(a)    When the district court is exercising jurisdiction over a juvenile . . . [an] agency specified in G.S. 7B-1103(a) may file in that proceeding a motion for termination of the parent's rights[.]

    (b)    A motion pursuant to subsection (a) of this section and the notice required by G.S. 7B-1106.1 shall be served in accordance with G.S. 1A-1, Rule 5(b), except:

        (1) Service must be in accordance with G.S. 1A-1, Rule 4, if . . . c. Two years has elapsed since the date of the original action.

N.C. Gen. Stat. § 7B-1102(a)(b)(1)c (2005). Thus, petitioner was required to serve the motion for termination of parental rights and the notice required by N.C. Gen. Stat. § 7B-1106 pursuant to theprocedures set out in N.C. G. S. § 1A-1, Rule 4 (2005). In this regard, Rule 4 provides in pertinent part that:
    (c)    . . . Personal service . . . as prescribed by Rule 4(j)(1) a and b must be made [after] . . . issuance of summons. When a summons has been served . . . it shall be returned immediately to the clerk who issued it, with notation thereon of its service.

    (j)    . . . In any action commenced in a court of this State . . . the manner of service of process within or without the State shall be as follows:
    (1)    Natural Person. . . . [U]pon a natural person by one of the following:
    (a)    By delivering a copy of the summons and of the complaint to the natural person or by leaving copies thereof at the defendant's dwelling house or usual place of abode with some person of suitable age and discretion then residing therein.

    In the instant case, it is uncontradicted that both the motion for termination of parental rights and the notice were personally served on respondent at a permanency planning hearing. Under G. S. § 1A-1, Rule 4(j)(1)(a), personal service is an acceptable means of service.
    Further, respondent does not argue that the content of either the motion or notice was inadequate. Rather, she argues that petitioner was required to issue a summons instead of a notice, and that the failure to issue a summons stripped the court of jurisdiction. However, G.S. § 7B-1102(b) merely directs the petitioner to serve the motion and notice pursuant to Rule 4, and nowhere suggests that petitioner must issue a summons instead of orin addition to these documents. We conclude that the statute does not require that a summons be issued.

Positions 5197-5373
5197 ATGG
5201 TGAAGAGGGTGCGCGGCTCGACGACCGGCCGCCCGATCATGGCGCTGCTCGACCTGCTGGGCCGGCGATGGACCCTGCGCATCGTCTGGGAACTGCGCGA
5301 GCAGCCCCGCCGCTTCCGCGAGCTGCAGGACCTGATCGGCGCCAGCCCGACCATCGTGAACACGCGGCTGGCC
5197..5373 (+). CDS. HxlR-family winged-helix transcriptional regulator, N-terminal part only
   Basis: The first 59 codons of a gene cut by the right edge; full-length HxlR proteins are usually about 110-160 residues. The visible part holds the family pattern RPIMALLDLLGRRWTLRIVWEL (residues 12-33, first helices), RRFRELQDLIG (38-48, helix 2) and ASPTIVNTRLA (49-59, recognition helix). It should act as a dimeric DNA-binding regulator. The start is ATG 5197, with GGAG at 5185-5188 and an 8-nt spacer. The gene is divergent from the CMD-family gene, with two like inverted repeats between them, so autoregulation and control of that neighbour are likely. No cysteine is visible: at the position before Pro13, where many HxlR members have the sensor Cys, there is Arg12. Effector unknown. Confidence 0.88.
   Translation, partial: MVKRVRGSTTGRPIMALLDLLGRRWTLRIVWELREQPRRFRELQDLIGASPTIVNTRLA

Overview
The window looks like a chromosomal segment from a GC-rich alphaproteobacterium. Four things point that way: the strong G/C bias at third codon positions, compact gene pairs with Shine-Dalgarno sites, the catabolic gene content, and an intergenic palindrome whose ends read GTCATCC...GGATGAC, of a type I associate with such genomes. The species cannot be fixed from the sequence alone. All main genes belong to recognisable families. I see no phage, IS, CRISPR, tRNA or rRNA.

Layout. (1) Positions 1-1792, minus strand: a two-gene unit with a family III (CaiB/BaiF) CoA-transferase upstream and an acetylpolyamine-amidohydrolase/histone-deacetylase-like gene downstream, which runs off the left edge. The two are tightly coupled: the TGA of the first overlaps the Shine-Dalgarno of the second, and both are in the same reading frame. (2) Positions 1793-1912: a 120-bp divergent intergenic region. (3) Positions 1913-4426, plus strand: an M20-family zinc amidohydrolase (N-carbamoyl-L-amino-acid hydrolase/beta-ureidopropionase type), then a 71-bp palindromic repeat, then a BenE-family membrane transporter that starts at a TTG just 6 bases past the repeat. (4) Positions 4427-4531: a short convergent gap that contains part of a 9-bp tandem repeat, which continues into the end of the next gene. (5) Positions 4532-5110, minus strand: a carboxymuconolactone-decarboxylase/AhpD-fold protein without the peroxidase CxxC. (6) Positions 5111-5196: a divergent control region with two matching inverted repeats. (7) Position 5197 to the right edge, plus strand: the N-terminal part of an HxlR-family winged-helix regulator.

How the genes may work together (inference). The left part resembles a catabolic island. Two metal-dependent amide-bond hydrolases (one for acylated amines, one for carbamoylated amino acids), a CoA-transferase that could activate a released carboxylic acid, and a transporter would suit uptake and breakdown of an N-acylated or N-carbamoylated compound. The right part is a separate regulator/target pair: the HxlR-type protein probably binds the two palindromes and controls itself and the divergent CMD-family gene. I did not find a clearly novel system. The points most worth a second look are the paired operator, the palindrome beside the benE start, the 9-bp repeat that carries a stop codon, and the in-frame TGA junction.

[2] Respondent also asserts that, inasmuch as petitioner failed to issue a summons, it necessarily failed to properly document the service of the nonexistent summons, in that petitioner did not file a return of service with the clerk. Even assuming, arguendo, that respondent thereby preserved the issue of the return of service of the motion and notice, respondent waived the issue of service of process by failing to object at the trial level. “In the instant case, respondents made no objection at trial regarding any lack of notice of the proceeding. Furthermore, they were represented by counsel and participated in the termination of parental rights hearing. Respondents have waived their right to now object to the adequacy of notice. This assignment of error is without merit.” In re B.M., M.M., An.M, & Al.M., 168 N.C. App. 350, 356, 607 S.E.2d 698, 702 (2005). This assignment of error is overruled.
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    [3] Respondent argues next that the proceedings for termination of parental rights were barred by principles of collateral estoppel and res judicata. However, respondent raises the defenses of collateral estoppel and res judicata for the first time on appeal, and thus failed to properly preserve the issue.
    N.C. Gen. Stat. § 1A-1, Rule 8(c) (2005) provides in pertinent part that “[i]n pleading to a preceding pleading, a party shall set forth affirmatively . . . estoppel, . . . res judicata, . . . andany other matter constituting an avoidance or affirmative defense.” Rule 8(c). “Failure to plead an affirmative defense ordinarily results in waiver of the defense. . . . [Respondent] neither pled nor tried the case on this theory[.] . . . Accordingly, she cannot now present it on appeal.” Ward v. Beaton, 141 N.C. App. 44, 49, 539 S.E.2d 30, 34 (2000) (citing Nationwide Mut. Insur. Co. v. Edwards, 67 N.C. App. 1, 6, 312 S.E.2d 656, 660 (1984)); see also N.C.R. App. P. 10(b)(1) (“to preserve a question for appellate review, a party must have presented to the trial court a timely request, objection or motion, stating the specific grounds for the ruling the party desired the court to make . . . [and] obtain[ed] a ruling upon the party's request, objection or motion.”). This assignment of error is overruled.
    For the reasons discussed above, we conclude that the order for termination of parental rights should be
    Affirmed.
    Judges GEER and JACKSON concur.